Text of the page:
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Wednesday, June 10, 2009

"t'sin sita"

When I was a girl I remember the old saints talking about ‘stakes’ being driven in their lives. The phrase was used to mean events and people who made deep impressions in their spiritual life and served to hold them secure in times of trial. I looked many times for a scripture that the saying had reference to and never found it. However the fact that I didn’t have an exact quotation did not hinder my understanding.

Today I can point to specific people and happenings that ‘staked’ my tent down in the spiritual sense. There were messages that clarified Biblical doctrine in my mind. There were the righteous men of God who preached those messages. There were the godly women who made no headlines in society or the business world, but who set holy examples before their children. There were the old saints who testified of miracles and God’s loving care in providing shelter, finances and even the healing of vehicles and animals. There were the trials that I saw no way through, around or over but the Hand of God made them evaporate after I had endured a while. There were the physical healings that I witnessed time and again, growths which melted away, children raised up from deep lethargy of fevers, women healed of appendicitis, cancer and physical failings. Each event drove a stake in my heart and when the storm winds of trial and fear and oppression blew strong around me, those things held me firm in my faith. They taught me I could depend on the Lord in every situation.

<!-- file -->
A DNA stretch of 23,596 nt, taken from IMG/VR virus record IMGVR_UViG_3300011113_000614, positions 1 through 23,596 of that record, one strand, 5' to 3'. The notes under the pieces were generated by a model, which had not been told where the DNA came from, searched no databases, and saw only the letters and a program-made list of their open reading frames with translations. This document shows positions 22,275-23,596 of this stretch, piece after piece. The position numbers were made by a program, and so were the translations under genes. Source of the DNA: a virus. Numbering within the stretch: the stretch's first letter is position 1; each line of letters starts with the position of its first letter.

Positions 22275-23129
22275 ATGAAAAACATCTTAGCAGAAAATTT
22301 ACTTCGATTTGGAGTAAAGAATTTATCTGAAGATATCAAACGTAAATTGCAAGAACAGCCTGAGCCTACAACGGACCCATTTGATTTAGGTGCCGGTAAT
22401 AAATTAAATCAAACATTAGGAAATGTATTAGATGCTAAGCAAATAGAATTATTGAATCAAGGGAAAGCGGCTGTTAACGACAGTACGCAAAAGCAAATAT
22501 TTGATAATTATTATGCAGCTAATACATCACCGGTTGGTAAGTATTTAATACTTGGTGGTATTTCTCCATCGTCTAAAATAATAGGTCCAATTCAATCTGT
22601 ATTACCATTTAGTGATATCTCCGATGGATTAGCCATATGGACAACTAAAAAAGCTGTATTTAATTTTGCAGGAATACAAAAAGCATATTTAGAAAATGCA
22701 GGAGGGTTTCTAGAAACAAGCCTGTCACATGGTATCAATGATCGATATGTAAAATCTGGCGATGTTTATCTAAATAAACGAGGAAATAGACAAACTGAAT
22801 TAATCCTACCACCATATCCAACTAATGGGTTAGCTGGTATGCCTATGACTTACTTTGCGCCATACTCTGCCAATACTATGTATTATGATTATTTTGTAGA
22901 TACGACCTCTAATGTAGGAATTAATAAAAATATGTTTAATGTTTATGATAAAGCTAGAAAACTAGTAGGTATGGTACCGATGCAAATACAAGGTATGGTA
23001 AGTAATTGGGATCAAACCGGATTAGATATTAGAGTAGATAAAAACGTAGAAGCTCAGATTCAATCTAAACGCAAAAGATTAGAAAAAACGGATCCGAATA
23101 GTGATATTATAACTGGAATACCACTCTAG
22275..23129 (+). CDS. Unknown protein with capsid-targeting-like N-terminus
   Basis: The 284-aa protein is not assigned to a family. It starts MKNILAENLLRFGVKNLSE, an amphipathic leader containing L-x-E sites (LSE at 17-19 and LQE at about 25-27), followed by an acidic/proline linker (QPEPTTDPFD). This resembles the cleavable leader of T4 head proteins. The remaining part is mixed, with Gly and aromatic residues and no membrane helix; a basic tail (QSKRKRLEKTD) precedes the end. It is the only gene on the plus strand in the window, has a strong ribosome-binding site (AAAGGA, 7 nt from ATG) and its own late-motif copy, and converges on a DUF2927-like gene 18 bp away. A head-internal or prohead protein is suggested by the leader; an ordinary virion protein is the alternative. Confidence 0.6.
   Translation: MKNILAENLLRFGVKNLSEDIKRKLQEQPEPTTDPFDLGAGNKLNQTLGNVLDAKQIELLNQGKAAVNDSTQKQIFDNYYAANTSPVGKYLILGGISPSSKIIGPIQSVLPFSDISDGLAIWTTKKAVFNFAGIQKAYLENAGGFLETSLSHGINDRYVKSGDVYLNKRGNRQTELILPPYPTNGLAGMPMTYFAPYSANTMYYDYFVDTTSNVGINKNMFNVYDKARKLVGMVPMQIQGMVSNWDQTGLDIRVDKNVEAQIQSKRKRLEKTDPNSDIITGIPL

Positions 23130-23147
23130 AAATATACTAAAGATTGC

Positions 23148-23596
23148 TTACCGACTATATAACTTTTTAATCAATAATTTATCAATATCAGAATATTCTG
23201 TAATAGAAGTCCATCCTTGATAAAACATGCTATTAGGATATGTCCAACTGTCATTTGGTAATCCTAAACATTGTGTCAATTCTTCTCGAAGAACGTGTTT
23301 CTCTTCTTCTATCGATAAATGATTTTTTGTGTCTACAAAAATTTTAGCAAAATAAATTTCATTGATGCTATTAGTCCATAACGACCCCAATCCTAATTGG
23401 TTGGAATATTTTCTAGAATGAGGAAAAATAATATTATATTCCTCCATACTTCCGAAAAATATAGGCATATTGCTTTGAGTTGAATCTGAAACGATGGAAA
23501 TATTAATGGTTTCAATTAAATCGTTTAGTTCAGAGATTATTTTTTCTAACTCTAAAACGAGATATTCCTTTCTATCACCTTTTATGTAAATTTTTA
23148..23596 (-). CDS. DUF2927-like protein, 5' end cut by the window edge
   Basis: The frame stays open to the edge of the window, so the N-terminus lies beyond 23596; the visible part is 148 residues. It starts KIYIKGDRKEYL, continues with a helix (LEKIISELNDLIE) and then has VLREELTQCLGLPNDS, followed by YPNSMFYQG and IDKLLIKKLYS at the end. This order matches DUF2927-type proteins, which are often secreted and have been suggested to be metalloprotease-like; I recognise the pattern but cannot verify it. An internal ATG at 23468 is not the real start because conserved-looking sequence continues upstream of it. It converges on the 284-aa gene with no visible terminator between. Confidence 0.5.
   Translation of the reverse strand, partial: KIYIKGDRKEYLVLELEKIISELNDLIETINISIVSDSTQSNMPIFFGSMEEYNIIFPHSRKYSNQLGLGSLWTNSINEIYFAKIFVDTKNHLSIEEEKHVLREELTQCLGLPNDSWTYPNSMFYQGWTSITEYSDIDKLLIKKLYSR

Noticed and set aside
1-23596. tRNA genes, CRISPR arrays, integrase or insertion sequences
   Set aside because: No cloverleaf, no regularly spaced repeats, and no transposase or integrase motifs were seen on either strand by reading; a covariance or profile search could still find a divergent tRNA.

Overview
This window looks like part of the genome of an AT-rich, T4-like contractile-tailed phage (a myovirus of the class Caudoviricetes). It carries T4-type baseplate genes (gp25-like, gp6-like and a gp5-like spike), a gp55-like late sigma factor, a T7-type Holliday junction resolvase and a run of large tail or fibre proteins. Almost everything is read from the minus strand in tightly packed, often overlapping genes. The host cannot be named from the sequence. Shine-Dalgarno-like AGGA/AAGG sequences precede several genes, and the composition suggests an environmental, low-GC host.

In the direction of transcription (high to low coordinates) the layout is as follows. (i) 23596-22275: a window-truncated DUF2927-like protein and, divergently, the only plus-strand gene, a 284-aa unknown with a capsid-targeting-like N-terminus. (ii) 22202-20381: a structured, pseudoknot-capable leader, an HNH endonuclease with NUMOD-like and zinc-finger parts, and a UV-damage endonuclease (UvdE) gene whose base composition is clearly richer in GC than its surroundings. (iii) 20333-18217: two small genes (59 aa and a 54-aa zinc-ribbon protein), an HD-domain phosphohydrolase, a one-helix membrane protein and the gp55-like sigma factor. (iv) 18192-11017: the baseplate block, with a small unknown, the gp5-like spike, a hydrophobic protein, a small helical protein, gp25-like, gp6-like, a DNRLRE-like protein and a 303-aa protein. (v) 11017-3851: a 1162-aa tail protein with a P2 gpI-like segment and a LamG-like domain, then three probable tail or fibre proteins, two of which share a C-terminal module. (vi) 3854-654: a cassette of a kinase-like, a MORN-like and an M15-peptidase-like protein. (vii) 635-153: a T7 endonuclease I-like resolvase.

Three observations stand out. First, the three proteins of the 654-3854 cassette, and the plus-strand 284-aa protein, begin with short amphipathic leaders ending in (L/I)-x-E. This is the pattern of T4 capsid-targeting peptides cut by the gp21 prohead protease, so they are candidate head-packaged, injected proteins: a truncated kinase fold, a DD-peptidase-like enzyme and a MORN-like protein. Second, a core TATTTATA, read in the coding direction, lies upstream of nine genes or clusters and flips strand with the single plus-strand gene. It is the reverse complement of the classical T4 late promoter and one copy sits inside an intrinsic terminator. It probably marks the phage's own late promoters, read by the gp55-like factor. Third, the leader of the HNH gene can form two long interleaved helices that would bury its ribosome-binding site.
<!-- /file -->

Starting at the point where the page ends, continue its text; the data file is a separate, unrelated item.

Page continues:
The Navajo have a term, “t’sin sita”. The words apply to the mileposts that the army installed along their routes of march to keep track of the distance. It is literally translated as “wood standing up in place” or “standing posts.” But I always liked the definiteness of the sound of the words as they are pronounced in the language. They sound so solid and so permanent. "t’sin sita” They remind me of the posts that have been driven into my heart that mark the way my life in the Lord has progressed. They are ‘set in stone’ and permanent. I can never forget them. I can never ignore them. And they are leading the way clearly to glory.

I worry sometimes that so many young people in the world today don’t have those stakes and posts to hold them secure.

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